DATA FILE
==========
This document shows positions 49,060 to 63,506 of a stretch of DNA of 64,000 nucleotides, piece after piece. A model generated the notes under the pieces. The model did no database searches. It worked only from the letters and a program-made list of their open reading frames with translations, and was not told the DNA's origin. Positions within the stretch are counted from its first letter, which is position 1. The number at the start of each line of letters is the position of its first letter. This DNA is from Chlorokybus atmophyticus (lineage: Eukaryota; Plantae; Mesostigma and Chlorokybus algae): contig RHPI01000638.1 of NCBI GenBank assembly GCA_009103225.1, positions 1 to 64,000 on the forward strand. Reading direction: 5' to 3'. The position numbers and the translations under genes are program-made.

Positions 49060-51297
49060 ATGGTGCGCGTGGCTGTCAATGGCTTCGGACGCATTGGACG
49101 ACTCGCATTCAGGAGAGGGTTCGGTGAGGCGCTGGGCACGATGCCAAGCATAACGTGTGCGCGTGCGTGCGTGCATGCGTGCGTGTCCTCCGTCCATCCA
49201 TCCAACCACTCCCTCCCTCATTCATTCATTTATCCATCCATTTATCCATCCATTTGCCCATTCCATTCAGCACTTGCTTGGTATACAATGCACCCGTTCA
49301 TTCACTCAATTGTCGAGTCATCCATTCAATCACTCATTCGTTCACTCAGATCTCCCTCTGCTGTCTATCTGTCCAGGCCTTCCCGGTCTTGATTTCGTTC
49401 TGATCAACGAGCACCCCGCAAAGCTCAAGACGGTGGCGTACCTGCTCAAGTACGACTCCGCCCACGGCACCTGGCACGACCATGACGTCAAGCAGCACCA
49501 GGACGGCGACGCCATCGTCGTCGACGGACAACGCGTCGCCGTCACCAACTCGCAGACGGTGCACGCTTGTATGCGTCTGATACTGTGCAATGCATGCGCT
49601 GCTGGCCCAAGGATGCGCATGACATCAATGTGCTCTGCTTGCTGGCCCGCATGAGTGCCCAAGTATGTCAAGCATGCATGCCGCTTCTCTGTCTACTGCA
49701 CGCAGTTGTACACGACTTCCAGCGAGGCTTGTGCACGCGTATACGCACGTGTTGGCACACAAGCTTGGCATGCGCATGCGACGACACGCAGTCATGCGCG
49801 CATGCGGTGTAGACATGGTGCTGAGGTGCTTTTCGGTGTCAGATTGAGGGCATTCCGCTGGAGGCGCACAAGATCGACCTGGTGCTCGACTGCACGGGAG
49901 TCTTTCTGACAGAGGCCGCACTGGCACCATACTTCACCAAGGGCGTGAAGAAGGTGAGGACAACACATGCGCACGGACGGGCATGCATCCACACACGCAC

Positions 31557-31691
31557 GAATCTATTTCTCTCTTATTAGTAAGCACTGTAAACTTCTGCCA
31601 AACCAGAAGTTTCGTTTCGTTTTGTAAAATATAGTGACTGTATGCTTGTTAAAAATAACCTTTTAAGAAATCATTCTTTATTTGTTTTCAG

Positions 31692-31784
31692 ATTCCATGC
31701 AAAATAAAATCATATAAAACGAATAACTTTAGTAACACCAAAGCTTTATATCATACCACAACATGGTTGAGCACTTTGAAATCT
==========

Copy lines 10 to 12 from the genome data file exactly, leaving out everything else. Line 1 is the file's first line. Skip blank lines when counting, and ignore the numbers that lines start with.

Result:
49701 CGCAGTTGTACACGACTTCCAGCGAGGCTTGTGCACGCGTATACGCACGTGTTGGCACACAAGCTTGGCATGCGCATGCGACGACACGCAGTCATGCGCG
49801 CATGCGGTGTAGACATGGTGCTGAGGTGCTTTTCGGTGTCAGATTGAGGGCATTCCGCTGGAGGCGCACAAGATCGACCTGGTGCTCGACTGCACGGGAG
49901 TCTTTCTGACAGAGGCCGCACTGGCACCATACTTCACCAAGGGCGTGAAGAAGGTGAGGACAACACATGCGCACGGACGGGCATGCATCCACACACGCAC